However, that would be an overly narrow way to answer the question of the potential impact of this book. Pleasants provides a helpful framework here, distinguishing three broad kinds of attempts at relating Marx and Wittgenstein (161). First, there are accounts that try to show that Marx influenced Wittgenstein, either through Wittgenstein’s reading of specific texts of Marx, or via some intermediary. As Pleasants notes, these projects are a familiar, and fairly limited, kind of intellectual history. Furthermore, given the very scanty evidence, they will always seem speculative at best, wishful thinking at worst. Second, there are interpretations that argue for some similarity, or parallel, between certain aspects of their views, a “conventional scholarly exercise in textual interpretation and theoretical construction” (161). The principal problem with this approach, as T. E. Wilkerson unkindly but pithily observes in his review of another “Wittgenstein and … “ project, is that “any two philosophers are similar in some respect, but there is often little profit in dwelling on the similarity.”2

Third, there are writers who go further afield than the historians and the drawers of similarities. Typically, they use methods or ideas derived from one thinker to reconstruct the other, or draw on both for social and political criticism. It is this project—making use of Marx and Wittgenstein, rather than interpreting them—that is encapsulated in the epigraph to Rossi-Landi’s contribution: “Do not seek for the meaning of a philosopher, seek for his use: the meaning of a philosopher is his use in the culture.” (Pleasants, 161; Rossi-Landi, 185) These parts of this collection, those that go beyond the letter of what Marx and Wittgenstein had to say, are the ones that have the greatest promise and will hold the most interest for a readership extending beyond those specializing in Marx and Wittgenstein. Indeed, the particular topics discussed in this book are connected with a number of broader currents of contemporary thought. For there is a renewed interest at present in bringing together Wittgenstein’s contribution to a critique of traditional philosophy, and his emphasis on bringing words home to their ordinary uses, on the one hand, and a radical, or liberatory, ethics and politics, on the other. Three collections of new essays that exemplify these developments are The Legacy of Wittgenstein: Pragmatism or Deconstruction (ed. Ludwig Nagl and Chantal Mouffe; Peter Lang, 2001); Slow Cures and Bad Philosophers: Essays on Wittgenstein, Medicine and Bioethics (ed. Carl Elliott; Duke University Press, 2001) and Feminist Interpretations of Ludwig Wittgenstein (ed. Naomi Scheman and Peg O’Connor; Pennsylvania State University Press, 2002).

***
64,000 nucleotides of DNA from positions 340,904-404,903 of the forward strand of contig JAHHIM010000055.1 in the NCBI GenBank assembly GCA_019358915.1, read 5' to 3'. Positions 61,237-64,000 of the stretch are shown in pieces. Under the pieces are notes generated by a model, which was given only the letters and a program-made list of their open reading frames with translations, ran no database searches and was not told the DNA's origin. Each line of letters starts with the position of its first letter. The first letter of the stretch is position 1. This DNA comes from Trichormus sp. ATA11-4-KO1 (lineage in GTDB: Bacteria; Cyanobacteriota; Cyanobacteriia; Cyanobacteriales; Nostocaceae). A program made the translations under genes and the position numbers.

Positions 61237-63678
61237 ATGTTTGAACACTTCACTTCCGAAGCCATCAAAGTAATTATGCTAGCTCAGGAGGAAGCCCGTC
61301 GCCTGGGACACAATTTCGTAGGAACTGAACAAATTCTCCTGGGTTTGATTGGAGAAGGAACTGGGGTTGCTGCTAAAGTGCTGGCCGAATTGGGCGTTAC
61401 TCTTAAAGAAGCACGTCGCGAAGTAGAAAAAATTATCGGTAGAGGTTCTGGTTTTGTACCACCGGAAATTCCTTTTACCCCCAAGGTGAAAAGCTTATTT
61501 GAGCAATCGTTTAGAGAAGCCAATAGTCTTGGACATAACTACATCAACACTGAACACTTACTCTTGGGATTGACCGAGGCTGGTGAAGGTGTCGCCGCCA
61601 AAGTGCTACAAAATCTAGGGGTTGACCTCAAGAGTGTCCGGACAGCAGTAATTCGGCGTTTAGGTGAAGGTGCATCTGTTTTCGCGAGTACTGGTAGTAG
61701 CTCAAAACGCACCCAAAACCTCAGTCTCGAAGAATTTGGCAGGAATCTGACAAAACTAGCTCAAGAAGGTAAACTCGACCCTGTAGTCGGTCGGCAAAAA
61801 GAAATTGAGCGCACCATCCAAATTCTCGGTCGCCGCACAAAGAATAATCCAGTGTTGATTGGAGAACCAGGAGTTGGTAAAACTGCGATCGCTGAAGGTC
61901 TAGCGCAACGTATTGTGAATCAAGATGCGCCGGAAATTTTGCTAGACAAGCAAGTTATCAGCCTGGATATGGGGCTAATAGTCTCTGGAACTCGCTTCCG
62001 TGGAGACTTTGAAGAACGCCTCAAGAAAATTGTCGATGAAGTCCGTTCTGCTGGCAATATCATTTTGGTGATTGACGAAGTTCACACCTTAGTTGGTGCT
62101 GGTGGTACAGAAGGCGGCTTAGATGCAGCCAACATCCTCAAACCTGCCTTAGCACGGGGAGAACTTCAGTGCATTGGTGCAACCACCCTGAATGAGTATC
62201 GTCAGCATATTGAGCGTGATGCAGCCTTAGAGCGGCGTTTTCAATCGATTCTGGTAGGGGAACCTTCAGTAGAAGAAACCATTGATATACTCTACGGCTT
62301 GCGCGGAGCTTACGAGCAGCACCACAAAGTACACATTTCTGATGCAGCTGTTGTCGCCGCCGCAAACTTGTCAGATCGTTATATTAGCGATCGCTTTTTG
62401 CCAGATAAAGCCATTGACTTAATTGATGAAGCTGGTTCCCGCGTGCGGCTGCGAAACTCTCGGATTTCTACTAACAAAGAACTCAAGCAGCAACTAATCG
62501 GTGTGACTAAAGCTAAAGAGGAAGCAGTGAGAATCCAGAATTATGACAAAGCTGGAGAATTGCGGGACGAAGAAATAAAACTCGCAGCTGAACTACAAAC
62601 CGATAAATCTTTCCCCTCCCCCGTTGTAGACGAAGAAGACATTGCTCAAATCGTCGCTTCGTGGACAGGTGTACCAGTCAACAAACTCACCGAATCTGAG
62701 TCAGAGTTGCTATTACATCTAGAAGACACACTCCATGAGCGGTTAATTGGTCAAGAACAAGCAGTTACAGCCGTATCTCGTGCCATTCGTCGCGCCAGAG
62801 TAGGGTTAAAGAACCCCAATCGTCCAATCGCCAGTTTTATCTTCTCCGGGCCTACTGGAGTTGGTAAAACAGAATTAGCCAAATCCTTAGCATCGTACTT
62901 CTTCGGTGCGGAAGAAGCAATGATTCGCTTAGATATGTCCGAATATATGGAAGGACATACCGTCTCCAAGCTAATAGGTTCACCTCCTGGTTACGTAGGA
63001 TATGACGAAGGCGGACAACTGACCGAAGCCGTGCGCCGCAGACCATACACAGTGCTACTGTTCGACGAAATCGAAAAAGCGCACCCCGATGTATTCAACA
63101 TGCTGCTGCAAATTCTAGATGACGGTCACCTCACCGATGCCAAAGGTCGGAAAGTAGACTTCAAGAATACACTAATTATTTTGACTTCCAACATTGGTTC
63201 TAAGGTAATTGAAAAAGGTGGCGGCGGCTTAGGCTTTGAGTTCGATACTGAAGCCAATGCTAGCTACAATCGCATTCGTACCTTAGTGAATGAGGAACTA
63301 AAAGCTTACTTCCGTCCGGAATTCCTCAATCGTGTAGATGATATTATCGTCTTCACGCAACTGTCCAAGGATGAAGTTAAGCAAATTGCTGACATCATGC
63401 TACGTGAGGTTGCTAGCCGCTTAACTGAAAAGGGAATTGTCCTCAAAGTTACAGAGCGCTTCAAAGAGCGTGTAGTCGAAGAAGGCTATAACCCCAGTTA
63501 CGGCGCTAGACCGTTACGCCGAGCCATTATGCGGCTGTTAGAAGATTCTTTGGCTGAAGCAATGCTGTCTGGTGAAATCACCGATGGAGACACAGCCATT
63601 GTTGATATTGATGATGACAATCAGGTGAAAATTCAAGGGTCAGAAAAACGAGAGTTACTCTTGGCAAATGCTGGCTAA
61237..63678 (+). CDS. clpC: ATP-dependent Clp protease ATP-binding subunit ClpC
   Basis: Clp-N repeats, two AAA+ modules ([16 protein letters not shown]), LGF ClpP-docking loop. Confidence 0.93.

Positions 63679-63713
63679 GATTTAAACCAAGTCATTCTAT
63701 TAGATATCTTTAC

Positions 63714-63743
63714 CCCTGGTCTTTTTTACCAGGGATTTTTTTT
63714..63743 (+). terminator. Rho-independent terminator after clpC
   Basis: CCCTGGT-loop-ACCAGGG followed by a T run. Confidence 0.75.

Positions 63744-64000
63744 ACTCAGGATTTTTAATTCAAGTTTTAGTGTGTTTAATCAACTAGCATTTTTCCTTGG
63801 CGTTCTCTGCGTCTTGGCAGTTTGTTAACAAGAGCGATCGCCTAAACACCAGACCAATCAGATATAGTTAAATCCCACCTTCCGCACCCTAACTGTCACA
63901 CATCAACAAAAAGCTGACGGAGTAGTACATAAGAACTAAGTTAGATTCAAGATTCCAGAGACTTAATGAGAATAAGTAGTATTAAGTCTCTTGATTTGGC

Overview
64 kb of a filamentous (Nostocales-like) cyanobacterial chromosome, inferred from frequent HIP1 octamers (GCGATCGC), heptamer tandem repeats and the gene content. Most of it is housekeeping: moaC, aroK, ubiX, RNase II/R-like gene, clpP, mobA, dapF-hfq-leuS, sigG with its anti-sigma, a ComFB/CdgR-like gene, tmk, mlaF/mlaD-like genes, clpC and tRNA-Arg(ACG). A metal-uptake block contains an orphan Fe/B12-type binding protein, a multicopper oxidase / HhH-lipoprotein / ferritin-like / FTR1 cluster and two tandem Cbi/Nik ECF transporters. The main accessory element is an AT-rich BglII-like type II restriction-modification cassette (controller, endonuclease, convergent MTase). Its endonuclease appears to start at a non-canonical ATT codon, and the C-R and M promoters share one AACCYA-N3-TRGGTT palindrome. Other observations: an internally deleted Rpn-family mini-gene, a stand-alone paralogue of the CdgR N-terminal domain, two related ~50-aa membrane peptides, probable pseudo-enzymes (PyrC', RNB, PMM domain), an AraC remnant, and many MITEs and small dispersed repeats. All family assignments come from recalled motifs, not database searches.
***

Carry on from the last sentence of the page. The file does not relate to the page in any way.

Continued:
Furthermore, there is a strikingly autobiographical dimension to many of the essays in this collection; taken together, they cast light on the Nietzschean idea that “philosophy is always autobiography” (Fann, 282). In contrast to most professional philosophy, which aspires to read as if written from nowhere, many contributors tell us about the relationship between their professional and personal lives and the ideas they discuss. Carver’s insightful essay draws our attention to the need that readers have to construct an authorial persona when reading Wittgenstein or Marx, a characterization of the “who, when and why of writing it,” in order to understand what the author wrote. Carver notes that we do not only have to be able to tell a story about what motivated Marx and Wittgenstein in order to interpret what they wrote. The same point about emplotment “certainly applies to the way that interpretations of texts by Marx and Wittgenstein are constructed by commentators … Readers thus have the job of learning about commentators as authors when reading their texts, as well as learning about Marx and Wittgenstein when reading theirs” (96). Similarly, we readers of Marx and Wittgenstein have the job of learning about the contributors to the volume as authors when reading their texts. One of the pleasures of this book is the willingness of a number of authors to tell us about how their personal, political, and philosophical lives are related. Part of what we learn from their autobiographical stories is the moral seriousness of their interpretations of Marx and Wittgenstein: the sense of elation felt on discovering that they could reconcile certain views, or their distress at finding that certain aspects of one or the other’s thought had to be rejected. We also learn that the most interesting connections between Marx and Wittgenstein that the book draws are neither historical connections between those two figures, nor systematic parallels between their thought, but rather the connections that have been forged by their readers.


1. Wittgenstein, Philosophical Investigations, Preface. Ray Monk reports that Wittgenstein once told Rowland Hutt: “I am a communist, at heart” (Monk, Ludwig Wittgenstein: The Duty of Genius, p. 343. New York, Macmillan, 1990.)

2. T. E. Wilkerson, review of Russell Goodman’s Wittgenstein and William James, Mind 2003, p. 346. I should add that I do not agree with Wilkerson’s harsh assessment of Goodman’s book.